by Michael D. Anestis, Ph.D.
This is not a political forum and I'm definitely not looking to incite any sort of contentious conversation about political leanings. That being said, let me open this up by making clear that I am about as pro-free speech as an individual can get. Ok...that that's out of the way, I pose a bit of a dilemma:
In a country in which we believe that everyone is entitled to free speech, does the media have an obligation to filter out opinion pieces on mental health related topics that stray from the facts? In other words, would quality control that prevents people who are likely well-intentioned and intelligent but who do not to have a handle on the facts from being granted vast stage upon which to rant errouneously about topics that have legitimate life-or-death consequences for readers violate our basic First Ammendment rights? It's a tricky question, but I wonder whether the answer lies not in restricting the speech of such folks, but rather improving the ability for that speech to become a conversation (e.g., pieces that counter-balance opinions with facts, comment sections that are not closed after the first 15 comments).
Anyway, I raise this point in response to yet another horrific mental health article in the New York Times (click here to read the article) - a paper that, on the whole, I love, but which routinely enrages me with their willingness to continuously barrage their enormous readership with patently false information regarding mental illness and its treatment. Today, another in a long line of mental health articles written by somebody without any (to my knowledge) advanced degree in the field discussed the author's beliefs that:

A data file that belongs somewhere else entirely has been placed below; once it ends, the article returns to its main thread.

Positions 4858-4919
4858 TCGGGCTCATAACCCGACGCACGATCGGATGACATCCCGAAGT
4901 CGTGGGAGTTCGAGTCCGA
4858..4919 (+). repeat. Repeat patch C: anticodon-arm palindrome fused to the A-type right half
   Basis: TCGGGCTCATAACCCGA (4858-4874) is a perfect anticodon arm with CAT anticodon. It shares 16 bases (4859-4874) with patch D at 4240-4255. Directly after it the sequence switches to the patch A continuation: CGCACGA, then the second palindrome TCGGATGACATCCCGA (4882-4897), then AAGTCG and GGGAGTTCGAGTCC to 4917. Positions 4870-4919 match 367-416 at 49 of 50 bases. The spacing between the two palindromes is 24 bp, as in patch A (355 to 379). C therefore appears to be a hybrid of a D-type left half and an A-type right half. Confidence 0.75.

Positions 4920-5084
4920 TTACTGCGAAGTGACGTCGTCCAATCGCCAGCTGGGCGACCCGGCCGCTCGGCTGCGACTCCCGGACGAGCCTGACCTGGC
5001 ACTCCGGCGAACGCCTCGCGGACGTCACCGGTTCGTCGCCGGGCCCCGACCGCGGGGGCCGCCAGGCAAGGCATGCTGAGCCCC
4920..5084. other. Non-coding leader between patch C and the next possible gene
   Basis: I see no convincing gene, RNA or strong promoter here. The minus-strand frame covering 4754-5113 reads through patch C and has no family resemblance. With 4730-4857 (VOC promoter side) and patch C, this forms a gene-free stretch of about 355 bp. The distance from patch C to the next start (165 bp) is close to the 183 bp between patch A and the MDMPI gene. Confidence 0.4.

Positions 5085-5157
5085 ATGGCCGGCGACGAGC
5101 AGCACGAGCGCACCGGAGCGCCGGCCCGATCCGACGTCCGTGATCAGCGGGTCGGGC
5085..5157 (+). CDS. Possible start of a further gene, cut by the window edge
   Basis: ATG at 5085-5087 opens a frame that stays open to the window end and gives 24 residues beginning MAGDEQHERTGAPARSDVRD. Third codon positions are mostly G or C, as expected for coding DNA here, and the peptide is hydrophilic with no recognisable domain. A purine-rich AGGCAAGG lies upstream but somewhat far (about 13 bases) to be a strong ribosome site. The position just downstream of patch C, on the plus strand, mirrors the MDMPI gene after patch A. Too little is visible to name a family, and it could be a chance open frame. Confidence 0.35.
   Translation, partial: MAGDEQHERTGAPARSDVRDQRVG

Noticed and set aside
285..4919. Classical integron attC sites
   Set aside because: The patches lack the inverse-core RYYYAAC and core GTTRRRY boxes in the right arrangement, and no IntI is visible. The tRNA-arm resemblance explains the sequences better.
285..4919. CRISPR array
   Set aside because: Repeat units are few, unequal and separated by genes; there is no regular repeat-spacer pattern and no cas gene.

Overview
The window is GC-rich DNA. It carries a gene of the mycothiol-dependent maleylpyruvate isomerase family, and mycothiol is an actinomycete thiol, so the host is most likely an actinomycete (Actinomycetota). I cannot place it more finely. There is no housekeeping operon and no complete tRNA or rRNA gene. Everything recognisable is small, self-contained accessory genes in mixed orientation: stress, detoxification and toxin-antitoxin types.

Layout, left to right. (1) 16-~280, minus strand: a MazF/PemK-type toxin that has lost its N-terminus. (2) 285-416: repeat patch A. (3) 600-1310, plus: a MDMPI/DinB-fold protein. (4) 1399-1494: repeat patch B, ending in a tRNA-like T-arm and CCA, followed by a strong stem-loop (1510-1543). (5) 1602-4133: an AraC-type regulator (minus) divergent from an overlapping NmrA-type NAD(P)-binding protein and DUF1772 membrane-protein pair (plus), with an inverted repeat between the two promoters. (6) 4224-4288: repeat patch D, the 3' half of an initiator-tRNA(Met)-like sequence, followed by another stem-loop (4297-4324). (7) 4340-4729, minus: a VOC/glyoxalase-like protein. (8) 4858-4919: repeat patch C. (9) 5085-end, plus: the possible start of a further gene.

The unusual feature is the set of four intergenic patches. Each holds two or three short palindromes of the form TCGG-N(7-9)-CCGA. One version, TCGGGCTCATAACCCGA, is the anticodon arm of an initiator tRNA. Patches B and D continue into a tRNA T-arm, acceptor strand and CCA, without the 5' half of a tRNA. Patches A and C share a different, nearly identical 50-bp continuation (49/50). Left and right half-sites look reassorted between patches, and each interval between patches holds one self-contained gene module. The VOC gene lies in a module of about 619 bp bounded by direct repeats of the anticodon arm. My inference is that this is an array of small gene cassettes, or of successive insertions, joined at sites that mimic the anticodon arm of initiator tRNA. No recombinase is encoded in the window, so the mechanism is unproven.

- All psychotherapies can be uniformally grouped into the term "talk therapy"
- That psychotherapy involves lying on a couch and discussing feelings
- That psychotherapy is no longer common
- And here's the most absurd of them all: that creating writing seminars are a suitable replacement for psychotherapy
This kind of thinking, while I'm sure well-intentioned and based on compelling anecdotes, is just remarkable in its level of absurdity. It's not just that stuff like this is wrong: it is (1) dangerous and (2) unethical. Both the danger and the lack of ethics stem from the fact that people in need of help can read this sort of drivel and become convinced that creative writing is, in fact, the best solution for their mental illness. In doing so, they will have been steered away from effective care, potentially putting their lives in danger. If somebody steered people away from effective care for cancer or any other physical ailment, there would be an outcry about the snake oil salesmen trying to lure vulnerable people into false hope when real hope already exists. When it happens with mental illness, however, many people seem to hold onto a strange belief that it is suddenly okay.
This is a problem and the New York Times needs to look in the mirror and reconsider it's values when it comes to publishing information on mental health. These aren't philosophical matters of little consequence. These are issues battled daily by scientists and which have a direct impact on the life (and death) of countless individuals.
Dr. Mike Anestis is an incoming Assistant Professor in the Department of Psychology at the University of Southern Mississippi